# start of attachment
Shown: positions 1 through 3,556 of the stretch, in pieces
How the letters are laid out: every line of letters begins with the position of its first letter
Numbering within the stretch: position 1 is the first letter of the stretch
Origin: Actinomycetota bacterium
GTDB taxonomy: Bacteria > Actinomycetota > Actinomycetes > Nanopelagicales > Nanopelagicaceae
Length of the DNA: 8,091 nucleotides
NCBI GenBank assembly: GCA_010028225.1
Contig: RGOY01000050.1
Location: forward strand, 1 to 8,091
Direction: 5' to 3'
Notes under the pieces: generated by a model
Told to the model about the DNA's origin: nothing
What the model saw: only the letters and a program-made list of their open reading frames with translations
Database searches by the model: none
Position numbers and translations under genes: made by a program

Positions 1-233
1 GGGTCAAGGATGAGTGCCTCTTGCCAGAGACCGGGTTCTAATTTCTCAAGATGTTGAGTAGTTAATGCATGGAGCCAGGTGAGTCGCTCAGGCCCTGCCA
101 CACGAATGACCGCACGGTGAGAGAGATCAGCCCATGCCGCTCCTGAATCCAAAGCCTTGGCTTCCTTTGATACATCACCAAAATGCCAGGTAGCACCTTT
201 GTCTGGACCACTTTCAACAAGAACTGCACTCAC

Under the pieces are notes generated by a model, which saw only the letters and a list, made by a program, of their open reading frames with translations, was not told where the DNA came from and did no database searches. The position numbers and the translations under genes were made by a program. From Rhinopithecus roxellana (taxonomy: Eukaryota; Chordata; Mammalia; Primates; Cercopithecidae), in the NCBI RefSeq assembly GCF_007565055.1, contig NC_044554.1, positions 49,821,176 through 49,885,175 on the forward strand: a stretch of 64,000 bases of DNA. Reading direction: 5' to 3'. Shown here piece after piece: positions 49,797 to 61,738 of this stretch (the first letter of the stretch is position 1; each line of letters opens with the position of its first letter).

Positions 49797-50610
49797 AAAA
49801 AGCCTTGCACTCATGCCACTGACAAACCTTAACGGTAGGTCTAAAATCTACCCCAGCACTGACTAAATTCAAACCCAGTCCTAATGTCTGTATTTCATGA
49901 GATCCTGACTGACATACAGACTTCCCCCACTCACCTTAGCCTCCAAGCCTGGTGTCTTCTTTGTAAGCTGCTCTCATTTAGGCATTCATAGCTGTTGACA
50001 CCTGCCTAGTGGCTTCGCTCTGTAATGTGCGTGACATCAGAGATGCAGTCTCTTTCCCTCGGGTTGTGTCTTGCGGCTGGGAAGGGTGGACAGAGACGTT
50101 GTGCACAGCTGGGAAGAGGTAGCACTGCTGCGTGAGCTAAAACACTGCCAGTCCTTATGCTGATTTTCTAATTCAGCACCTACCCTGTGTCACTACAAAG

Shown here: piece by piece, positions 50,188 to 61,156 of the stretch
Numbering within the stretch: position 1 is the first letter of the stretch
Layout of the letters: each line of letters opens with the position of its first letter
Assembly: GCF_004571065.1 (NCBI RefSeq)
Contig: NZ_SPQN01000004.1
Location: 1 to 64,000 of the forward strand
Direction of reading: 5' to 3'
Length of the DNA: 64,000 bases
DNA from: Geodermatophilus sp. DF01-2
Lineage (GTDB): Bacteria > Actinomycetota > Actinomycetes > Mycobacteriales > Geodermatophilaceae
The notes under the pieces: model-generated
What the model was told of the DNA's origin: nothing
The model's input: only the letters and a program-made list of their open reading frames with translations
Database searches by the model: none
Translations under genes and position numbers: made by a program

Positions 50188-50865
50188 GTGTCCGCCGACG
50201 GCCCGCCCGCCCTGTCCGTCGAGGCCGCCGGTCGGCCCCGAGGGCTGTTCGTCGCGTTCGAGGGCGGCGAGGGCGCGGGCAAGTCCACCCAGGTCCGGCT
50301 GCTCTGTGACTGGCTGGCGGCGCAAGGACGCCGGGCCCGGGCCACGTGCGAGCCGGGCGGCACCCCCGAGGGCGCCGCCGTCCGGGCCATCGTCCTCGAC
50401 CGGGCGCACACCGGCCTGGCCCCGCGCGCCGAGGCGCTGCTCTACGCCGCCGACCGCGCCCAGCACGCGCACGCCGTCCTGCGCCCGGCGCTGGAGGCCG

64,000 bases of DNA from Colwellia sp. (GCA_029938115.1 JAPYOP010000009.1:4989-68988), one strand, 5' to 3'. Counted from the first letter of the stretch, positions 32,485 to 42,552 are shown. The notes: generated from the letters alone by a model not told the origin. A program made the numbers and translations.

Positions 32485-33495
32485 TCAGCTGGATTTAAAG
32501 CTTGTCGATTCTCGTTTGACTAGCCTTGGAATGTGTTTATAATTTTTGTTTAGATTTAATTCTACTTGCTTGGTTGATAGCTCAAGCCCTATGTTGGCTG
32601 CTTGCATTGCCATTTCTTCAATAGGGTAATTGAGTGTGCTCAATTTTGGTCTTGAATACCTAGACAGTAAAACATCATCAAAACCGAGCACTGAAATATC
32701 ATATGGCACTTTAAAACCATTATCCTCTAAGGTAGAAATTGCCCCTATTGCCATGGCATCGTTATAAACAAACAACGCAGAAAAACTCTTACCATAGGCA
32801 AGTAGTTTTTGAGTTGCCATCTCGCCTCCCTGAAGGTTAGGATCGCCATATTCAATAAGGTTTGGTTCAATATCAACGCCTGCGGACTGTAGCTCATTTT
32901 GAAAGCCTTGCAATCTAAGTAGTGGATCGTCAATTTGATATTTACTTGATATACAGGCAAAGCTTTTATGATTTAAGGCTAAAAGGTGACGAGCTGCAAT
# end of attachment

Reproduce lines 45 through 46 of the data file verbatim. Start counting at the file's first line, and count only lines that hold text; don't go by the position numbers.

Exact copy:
50301 GCTCTGTGACTGGCTGGCGGCGCAAGGACGCCGGGCCCGGGCCACGTGCGAGCCGGGCGGCACCCCCGAGGGCGCCGCCGTCCGGGCCATCGTCCTCGAC
50401 CGGGCGCACACCGGCCTGGCCCCGCGCGCCGAGGCGCTGCTCTACGCCGCCGACCGCGCCCAGCACGCGCACGCCGTCCTGCGCCCGGCGCTGGAGGCCG